Bishop’s Hatfield Girls’ School
Students make a big splash in biology week with the Amgen Biotech Experience
A teacher and technician from Bishop’s Hatfield Girls’ School first attended Amgen Biotech Experience CPD in July 2018. They borrowed kit during the school’s biology week in October 2018 so that students could take part in biotechnology activities in an “Amgen Extravaganza”, building on the school’s tradition of curriculum enrichment. Sixth form students from neighbouring Stanborough School also took part in the day. The school has since joined the ABE programme.
Following the OCR A level specification, a dozen sixth form Bishop Hatfield Girls’ School students with four guest students from Stanborough carried out activities that involved manipulating minute quantities of DNA samples and reagents, impressing the invited audience that included school leaders, governors and the local mayor. The school facilitated coverage of the day in the local press.
Amgen Biotech Experience (ABE) activities offer opportunities to make science ‘real’ and relevant to students who use professional tools and techniques to investigate scientific questions. Activities can be tailored to the science curriculum at all levels of study, and engage students through links to everyday life. Students at key stages 3, 4, and 5 at Bishop’s Hatfield Girls’ School use ABE kit to develop practical skills and techniques; acquire and use scientific vocabulary; gain understanding of scientific research techniques; develop scientific knowledge and understanding of the important field of molecular biology and ways that it is applied in biotechnology.
Activities include electrophoresis, cloning, restriction digestion and ligation techniques and investigating cheek cell polymerase chain reactions, all of which link closely with GCSE and A level syllabi.
Teachers and technicians
The teacher who attended CPD in Bishop Hatfield’s first year and led the activities has a background in biotechnology, but found CPD useful to update her knowledge with modern techniques and commented: “I think the greatest advantage of this equipment is allowing students to perform the DNA manipulation techniques they may have to explain in their exam so it cements their understanding of the processes.” The supporting technician developed her practical skills in biotechnology and enjoyed working with the students in the laboratory during the Amgen Extravaganza event. The training has now been extended to another teacher and senior technician in order to widen the scope of delivery.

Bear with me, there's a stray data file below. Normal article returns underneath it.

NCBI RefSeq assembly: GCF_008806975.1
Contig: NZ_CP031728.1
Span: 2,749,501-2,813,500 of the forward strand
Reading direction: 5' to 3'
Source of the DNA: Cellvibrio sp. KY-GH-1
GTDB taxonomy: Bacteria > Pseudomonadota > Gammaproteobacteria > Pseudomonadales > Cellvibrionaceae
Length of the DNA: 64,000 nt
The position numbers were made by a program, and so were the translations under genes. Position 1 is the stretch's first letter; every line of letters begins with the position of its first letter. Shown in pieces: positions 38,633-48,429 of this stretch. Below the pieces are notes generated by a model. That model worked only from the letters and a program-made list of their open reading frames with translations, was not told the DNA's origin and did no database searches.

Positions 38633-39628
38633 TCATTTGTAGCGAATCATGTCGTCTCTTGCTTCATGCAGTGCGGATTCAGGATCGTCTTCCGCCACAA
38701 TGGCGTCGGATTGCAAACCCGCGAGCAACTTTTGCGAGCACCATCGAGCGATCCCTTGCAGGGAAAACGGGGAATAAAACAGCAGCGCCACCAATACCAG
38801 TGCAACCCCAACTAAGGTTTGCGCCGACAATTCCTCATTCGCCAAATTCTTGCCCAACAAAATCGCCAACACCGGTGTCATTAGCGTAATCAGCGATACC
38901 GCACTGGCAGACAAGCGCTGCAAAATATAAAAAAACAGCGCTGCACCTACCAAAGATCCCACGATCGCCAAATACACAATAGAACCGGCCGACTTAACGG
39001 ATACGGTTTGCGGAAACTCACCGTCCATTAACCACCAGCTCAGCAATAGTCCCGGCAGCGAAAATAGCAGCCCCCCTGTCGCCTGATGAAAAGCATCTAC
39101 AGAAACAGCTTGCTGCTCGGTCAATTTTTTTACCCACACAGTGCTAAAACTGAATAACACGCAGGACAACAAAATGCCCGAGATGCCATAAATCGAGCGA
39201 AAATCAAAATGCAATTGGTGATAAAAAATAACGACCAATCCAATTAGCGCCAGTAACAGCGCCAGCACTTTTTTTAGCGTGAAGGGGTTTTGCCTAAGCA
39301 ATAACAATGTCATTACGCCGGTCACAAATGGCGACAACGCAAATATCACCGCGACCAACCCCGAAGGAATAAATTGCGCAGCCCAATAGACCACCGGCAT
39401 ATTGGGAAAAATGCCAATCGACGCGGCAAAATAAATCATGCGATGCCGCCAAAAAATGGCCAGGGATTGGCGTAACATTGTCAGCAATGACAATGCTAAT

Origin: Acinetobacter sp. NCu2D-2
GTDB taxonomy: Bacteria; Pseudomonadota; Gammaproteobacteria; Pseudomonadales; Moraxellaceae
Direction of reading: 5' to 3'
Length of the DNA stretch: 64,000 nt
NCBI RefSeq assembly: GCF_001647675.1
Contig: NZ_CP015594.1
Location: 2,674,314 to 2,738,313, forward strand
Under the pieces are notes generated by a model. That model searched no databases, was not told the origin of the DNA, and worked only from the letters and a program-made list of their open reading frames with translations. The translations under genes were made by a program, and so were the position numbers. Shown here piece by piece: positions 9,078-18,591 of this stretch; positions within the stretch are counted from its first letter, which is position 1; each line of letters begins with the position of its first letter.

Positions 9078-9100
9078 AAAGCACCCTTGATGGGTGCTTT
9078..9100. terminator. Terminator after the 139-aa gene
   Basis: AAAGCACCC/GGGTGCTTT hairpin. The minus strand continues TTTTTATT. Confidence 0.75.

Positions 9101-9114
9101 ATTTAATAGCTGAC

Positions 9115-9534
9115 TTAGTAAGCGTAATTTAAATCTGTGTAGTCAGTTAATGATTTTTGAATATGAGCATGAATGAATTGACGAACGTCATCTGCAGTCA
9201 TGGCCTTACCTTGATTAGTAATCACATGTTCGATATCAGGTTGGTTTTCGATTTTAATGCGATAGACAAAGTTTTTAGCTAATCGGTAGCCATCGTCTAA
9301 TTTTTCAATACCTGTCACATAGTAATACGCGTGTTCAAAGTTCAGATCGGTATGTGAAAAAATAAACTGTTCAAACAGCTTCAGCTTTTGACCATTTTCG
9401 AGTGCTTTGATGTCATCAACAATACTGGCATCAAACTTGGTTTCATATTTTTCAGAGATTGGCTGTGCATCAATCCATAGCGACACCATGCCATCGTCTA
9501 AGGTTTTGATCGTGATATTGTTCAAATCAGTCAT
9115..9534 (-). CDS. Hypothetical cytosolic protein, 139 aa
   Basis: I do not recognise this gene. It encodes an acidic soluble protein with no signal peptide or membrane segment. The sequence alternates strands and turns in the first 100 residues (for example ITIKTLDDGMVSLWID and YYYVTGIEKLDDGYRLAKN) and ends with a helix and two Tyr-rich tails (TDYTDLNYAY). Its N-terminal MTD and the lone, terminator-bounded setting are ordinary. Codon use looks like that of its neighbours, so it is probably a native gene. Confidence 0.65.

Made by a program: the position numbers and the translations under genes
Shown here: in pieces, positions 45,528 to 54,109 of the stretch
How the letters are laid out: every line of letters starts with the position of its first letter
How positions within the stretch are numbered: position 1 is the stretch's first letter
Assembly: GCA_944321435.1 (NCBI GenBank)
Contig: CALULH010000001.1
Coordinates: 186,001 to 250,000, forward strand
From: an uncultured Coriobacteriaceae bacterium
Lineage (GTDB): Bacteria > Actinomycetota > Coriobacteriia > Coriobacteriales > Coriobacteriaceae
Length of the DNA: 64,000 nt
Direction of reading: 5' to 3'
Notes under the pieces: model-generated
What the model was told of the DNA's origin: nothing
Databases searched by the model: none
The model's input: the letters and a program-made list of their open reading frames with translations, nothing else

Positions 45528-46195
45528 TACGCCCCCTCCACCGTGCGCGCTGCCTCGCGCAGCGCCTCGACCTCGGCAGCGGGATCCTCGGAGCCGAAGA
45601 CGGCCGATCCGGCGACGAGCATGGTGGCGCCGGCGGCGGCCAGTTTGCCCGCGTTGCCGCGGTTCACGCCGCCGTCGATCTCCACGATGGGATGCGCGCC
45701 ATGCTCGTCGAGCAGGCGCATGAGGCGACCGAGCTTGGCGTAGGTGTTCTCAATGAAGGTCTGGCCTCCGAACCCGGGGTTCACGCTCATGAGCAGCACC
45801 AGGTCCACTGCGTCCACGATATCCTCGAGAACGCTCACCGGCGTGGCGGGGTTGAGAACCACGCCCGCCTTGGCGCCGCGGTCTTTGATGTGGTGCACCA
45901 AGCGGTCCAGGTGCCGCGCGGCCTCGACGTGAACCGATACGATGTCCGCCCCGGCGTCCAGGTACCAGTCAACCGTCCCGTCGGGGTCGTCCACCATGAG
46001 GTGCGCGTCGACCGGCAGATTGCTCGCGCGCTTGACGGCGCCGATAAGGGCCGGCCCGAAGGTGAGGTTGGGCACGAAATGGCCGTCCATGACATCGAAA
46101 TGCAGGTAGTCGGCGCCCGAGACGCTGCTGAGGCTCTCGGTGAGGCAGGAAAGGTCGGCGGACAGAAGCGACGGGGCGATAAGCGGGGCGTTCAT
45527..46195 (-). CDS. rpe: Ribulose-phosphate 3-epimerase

During the enrichment day the students were able to check their intricate procedures with information available on their Chromebooks. They had the opportunity to explain electrophoresis to the visiting governors and staff. They were presented with certificates to mark their involvement. The day will be followed by further ABE activities to develop deeper understanding; including use of the polymerase chain reaction thermocycler, centrifuge and vortex as well as the intricacies of loading samples into electrophoresis gels to separate and identify DNA molecules, make predictions about the relative speed of DNA restriction fragments moving through gel during electrophoresis and better understand how DNA profiles can be generated.
Although the event focused on the use of the ABE kit by sixth form students - with year 13 students giving support to year 12 who were new to the use of such sophisticated biotechnology kit, students from years 9, 10 and 11 had the opportunity to practise micro-pipetting and basic DNA manipulation techniques.